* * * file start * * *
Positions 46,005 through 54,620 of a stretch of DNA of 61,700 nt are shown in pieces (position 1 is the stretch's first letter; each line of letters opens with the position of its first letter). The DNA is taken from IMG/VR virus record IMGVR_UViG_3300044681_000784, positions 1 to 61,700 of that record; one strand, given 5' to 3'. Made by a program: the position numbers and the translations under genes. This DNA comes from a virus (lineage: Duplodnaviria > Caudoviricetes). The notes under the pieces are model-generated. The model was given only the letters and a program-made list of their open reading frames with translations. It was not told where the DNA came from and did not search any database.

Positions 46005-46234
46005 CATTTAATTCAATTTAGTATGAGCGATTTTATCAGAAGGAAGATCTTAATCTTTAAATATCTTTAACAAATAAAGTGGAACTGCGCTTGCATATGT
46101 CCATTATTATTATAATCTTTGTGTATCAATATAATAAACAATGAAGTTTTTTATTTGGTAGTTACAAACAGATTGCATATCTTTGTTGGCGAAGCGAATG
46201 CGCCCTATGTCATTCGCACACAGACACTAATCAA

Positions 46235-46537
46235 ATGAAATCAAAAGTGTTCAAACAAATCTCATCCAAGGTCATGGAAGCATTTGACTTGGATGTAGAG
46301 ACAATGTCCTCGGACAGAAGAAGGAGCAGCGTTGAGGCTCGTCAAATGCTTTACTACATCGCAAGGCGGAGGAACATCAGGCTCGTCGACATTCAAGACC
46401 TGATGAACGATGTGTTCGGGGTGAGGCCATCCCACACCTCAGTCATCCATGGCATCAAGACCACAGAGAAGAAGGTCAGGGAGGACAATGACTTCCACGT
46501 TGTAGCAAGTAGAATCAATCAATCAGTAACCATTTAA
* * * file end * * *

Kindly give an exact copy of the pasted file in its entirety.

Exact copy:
Positions 46,005 through 54,620 of a stretch of DNA of 61,700 nt are shown in pieces (position 1 is the stretch's first letter; each line of letters opens with the position of its first letter). The DNA is taken from IMG/VR virus record IMGVR_UViG_3300044681_000784, positions 1 to 61,700 of that record; one strand, given 5' to 3'. Made by a program: the position numbers and the translations under genes. This DNA comes from a virus (lineage: Duplodnaviria > Caudoviricetes). The notes under the pieces are model-generated. The model was given only the letters and a program-made list of their open reading frames with translations. It was not told where the DNA came from and did not search any database.

Positions 46005-46234
46005 CATTTAATTCAATTTAGTATGAGCGATTTTATCAGAAGGAAGATCTTAATCTTTAAATATCTTTAACAAATAAAGTGGAACTGCGCTTGCATATGT
46101 CCATTATTATTATAATCTTTGTGTATCAATATAATAAACAATGAAGTTTTTTATTTGGTAGTTACAAACAGATTGCATATCTTTGTTGGCGAAGCGAATG
46201 CGCCCTATGTCATTCGCACACAGACACTAATCAA

Positions 46235-46537
46235 ATGAAATCAAAAGTGTTCAAACAAATCTCATCCAAGGTCATGGAAGCATTTGACTTGGATGTAGAG
46301 ACAATGTCCTCGGACAGAAGAAGGAGCAGCGTTGAGGCTCGTCAAATGCTTTACTACATCGCAAGGCGGAGGAACATCAGGCTCGTCGACATTCAAGACC
46401 TGATGAACGATGTGTTCGGGGTGAGGCCATCCCACACCTCAGTCATCCATGGCATCAAGACCACAGAGAAGAAGGTCAGGGAGGACAATGACTTCCACGT
46501 TGTAGCAAGTAGAATCAATCAATCAGTAACCATTTAA